• That's so horrible, fingers crossed for a full recovery! It's absolutely unbelievable that the dog wasn't muzzled or under better control. You'd think that if the dog was capable of a seemingly unprovoked attack the owners would be aware of a behavioural issue and would hope that they'd act accordingly.

    Edit: sorry, that was directed at @allshookup

  • Sigh, Ok look here's some facts.

    • Bulldogs were bred for baiting bulls and other animals like bears, it's where they get their name.
    • As that was made illegal they were interbred with terrier type dogs to increase their aggression and kill instinct against other dogs, this is where the Pit Bull comes from.
    • The Pit Bull and Staffordshire Bull Terrier were the same dog, the only difference being the staffy stayed in the UK and the pit bull came from the dogs taken to the USA.
    • Dog fighting was made illegal but of course continues around the world today.
    • Pit bulls, either specifically or similar, have since been made illegal in some places around the world, including the UK due to their aggression.

    https://en.wikipedia.org/wiki/Bull-baiti­ng
    "The extinct Old English Bulldog was specially bred for this sport"

    https://www.cesarsway.com/the-history-of­-bulldogs/
    "By the 15th century, in addition to catching horses, cattle, and boars in legitimate (if dangerous) farming use, bulldogs were also used in the barbaric “sport” called bull-baiting, in which trained dogs would latch onto a tethered bull’s nose and not let go until the dog had pulled the bull to the ground or the bull had killed the dog. Over the course of 350 years, until bull-baiting was banned in 1835, bulldogs were bred for aggression, and an 80-pound dog could easily bring down a bull weighing close to a ton by corkscrewing its own body around its neck, tossing the bull over its own center of gravity."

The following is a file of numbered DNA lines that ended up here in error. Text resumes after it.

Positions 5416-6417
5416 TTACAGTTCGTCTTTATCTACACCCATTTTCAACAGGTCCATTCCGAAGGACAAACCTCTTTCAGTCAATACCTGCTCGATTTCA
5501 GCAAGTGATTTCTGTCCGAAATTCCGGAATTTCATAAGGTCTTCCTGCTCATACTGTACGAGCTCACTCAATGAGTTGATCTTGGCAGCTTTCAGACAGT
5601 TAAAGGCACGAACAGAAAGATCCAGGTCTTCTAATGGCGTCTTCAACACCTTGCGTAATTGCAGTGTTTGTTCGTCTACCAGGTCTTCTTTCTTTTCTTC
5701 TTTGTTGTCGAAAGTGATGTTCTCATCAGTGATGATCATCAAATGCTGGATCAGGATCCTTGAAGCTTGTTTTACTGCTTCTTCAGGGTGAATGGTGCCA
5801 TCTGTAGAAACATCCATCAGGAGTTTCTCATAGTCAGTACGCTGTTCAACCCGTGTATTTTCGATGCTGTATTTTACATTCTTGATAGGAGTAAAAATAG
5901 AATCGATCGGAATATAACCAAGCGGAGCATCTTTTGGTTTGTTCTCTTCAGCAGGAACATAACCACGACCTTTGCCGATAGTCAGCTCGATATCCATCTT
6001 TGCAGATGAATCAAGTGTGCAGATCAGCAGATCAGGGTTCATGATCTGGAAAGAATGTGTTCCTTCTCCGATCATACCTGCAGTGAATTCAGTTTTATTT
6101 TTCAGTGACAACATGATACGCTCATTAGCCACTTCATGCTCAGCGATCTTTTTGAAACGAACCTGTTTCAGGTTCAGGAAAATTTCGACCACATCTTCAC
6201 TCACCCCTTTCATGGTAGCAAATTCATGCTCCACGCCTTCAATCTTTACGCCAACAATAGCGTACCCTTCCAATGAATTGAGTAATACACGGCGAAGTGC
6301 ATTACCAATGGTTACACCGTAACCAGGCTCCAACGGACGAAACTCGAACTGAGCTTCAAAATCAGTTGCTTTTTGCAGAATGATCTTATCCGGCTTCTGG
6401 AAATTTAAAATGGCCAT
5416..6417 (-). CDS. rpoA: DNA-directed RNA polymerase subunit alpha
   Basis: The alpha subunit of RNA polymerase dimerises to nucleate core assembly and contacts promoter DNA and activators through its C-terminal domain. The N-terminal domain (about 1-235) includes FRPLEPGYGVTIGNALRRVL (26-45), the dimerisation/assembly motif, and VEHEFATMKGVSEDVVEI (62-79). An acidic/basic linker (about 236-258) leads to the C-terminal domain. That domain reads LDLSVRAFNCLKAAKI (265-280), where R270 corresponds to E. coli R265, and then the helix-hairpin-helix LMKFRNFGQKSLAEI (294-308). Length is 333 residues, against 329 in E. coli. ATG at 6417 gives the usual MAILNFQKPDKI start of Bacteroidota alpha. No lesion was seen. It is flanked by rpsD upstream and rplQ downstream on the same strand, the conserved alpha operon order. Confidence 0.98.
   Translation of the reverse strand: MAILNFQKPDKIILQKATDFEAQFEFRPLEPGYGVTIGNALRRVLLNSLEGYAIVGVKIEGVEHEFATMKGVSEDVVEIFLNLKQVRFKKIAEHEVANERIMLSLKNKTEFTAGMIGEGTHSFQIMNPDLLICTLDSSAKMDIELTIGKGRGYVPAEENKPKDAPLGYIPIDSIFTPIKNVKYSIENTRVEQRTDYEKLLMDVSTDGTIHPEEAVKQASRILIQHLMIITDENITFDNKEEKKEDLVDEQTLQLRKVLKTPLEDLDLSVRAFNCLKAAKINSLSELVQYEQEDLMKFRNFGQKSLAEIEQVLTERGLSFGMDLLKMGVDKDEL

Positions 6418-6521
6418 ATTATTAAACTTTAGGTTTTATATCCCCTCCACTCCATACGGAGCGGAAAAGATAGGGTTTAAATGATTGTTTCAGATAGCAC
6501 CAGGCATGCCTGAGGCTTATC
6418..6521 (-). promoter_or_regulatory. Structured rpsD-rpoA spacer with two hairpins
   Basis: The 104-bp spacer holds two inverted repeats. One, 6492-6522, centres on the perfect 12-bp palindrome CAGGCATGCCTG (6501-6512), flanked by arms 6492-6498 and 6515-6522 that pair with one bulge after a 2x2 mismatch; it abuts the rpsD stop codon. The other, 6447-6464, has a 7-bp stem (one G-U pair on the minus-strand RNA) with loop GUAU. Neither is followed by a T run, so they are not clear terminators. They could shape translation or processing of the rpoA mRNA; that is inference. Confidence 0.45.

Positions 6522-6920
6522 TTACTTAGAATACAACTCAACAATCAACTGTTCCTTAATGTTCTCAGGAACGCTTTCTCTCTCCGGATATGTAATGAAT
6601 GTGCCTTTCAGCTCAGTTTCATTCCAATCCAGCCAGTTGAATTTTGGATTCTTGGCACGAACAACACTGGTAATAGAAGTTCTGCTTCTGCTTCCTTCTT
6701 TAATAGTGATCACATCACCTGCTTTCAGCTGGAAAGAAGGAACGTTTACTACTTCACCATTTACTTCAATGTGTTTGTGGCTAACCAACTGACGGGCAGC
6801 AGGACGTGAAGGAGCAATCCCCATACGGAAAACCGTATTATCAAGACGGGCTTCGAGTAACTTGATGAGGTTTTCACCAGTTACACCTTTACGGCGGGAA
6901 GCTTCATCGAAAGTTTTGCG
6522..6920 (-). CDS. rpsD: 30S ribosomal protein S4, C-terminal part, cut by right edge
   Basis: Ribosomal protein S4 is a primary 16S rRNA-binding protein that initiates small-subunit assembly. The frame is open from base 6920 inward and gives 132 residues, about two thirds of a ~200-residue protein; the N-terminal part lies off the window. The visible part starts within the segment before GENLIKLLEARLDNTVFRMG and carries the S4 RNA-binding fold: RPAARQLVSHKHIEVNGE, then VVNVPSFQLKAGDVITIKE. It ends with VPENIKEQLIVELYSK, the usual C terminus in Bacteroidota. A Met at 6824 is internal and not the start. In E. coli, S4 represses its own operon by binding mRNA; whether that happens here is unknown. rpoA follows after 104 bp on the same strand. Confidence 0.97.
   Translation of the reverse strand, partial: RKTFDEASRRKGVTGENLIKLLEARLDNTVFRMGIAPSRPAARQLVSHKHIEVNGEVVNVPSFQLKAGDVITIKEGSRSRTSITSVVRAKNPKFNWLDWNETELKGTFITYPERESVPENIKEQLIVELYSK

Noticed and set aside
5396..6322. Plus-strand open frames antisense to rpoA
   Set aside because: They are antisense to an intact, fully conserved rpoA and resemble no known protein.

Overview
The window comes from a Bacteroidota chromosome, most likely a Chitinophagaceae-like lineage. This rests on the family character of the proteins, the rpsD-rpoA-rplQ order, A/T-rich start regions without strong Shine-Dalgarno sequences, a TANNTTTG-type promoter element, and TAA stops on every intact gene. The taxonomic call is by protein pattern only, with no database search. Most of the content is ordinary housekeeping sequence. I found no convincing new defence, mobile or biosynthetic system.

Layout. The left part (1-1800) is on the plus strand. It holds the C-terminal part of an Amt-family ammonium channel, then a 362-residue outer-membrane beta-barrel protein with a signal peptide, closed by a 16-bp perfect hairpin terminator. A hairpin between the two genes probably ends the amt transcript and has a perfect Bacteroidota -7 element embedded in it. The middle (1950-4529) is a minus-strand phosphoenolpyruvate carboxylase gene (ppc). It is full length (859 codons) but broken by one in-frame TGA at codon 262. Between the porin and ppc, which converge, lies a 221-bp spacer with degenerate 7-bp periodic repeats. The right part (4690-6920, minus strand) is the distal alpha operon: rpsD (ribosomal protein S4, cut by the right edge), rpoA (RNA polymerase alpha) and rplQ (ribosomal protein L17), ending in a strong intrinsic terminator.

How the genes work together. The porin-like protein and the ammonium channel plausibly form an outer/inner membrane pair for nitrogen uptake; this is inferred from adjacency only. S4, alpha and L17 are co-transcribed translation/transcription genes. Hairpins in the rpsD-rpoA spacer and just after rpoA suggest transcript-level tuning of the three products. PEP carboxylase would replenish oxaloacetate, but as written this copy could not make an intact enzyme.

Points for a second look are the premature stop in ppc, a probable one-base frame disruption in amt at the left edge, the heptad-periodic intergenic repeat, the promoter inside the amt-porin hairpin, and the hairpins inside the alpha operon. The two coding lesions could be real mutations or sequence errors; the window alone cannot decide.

https://en.wikipedia.org/wiki/Staffordsh­ire_Bull_Terrier
    "It is the direct descendant of the bull and terrier cross-bred from the Old English Bulldog and the Old English Terrier.[3]

    After the introduction of legislation criminalising dogfighting in 1835 and again in 1911, the Stafford was more commonly kept as a companion dog. Its history as a fighting dog made it difficult for the breed to gain recognition by the British Kennel Club; it was eventually recognised in 1935"

    http://thestaffordshirebullterrier.co.uk­/history
    "These bloodsports were officially eliminated in 1835 as Britain began to introduce animal welfare laws. Since dogfights were cheaper to organize and far easier to conceal from the law than bull or bear baits, bloodsport proponents turned to pitting their dogs against each other instead. Dog fighting was used as both a bloodsport (often involving gambling) and a way to continue to test the quality of their stock. For decades afterwards, dog fighting clandestinely took place in pockets of working-class Britain and America. Dogs were released into a pit, and the last dog still fighting (or occasionally, the last dog surviving) was recognized as the winner. The quality of pluckiness or “gameness” was still highly prized, and dogs that gave up during a fight were reviled as “curs”. As an important aside, fighting dogs were often handled in the pit during fights, by both their owners and the judge, so were bred to be as trustworthy with humans as they were aggressive towards other dogs"

    "The breed attained UK Kennel Club recognition on 25 May 1935. Staffordshires were imported into the US during this time. Though very popular in the United Kingdom, the Staffordshire Bull Terrier has not gained the same fame in the United States.

    In the US many were imported by pit fighters and used in their breeding programs to produce the American Pit Bull Terrier and American Staffordshire Terrier. Many were imported by British nationals who brought their dogs with them or U.S. expatriates who fell in love with the breed in England and brought it home. The Staffordshire breed was recognized in the U.S. in 1976"

    https://www.thekennelclub.org.uk/search/­breeds-a-to-z/breeds/terrier/staffordshi­re-bull-terrier/
    "The Staffordshire Bull Terrier shares the same ancestry as the Bull Terrier, i.e. Bulldog crossed with the Black and Tan terrier, and was developed as a fighting dog"

    https://barkpost.com/good/pit-bulls-hist­ory-of-americas-dog/

    So pit bulls, staffys, whatever, they're all the same underneath, some may not be as aggressive as others but they were directly bred for fighting other dogs. Trying to distinguish between them and deny their nature is being wilfully ignorant and can have dangerous consequences. One of the effects of having dogs around that were bred physically and mentally to attack other dogs is not only can they seem like the perfect pet until they decide they want to kill that one specific dog, but they also have the physiology to do so.

    Now let's look at some statistics.
    Here in the UK:
    https://blog.dogsbite.org/2021/03/study-­examines-dog-on-dog-attacks-uk-analyzing­-news-media-articles.html
    "Peer-Reviewed Study Examines Dog-on-Dog Attacks in the UK by Analyzing News Media Articles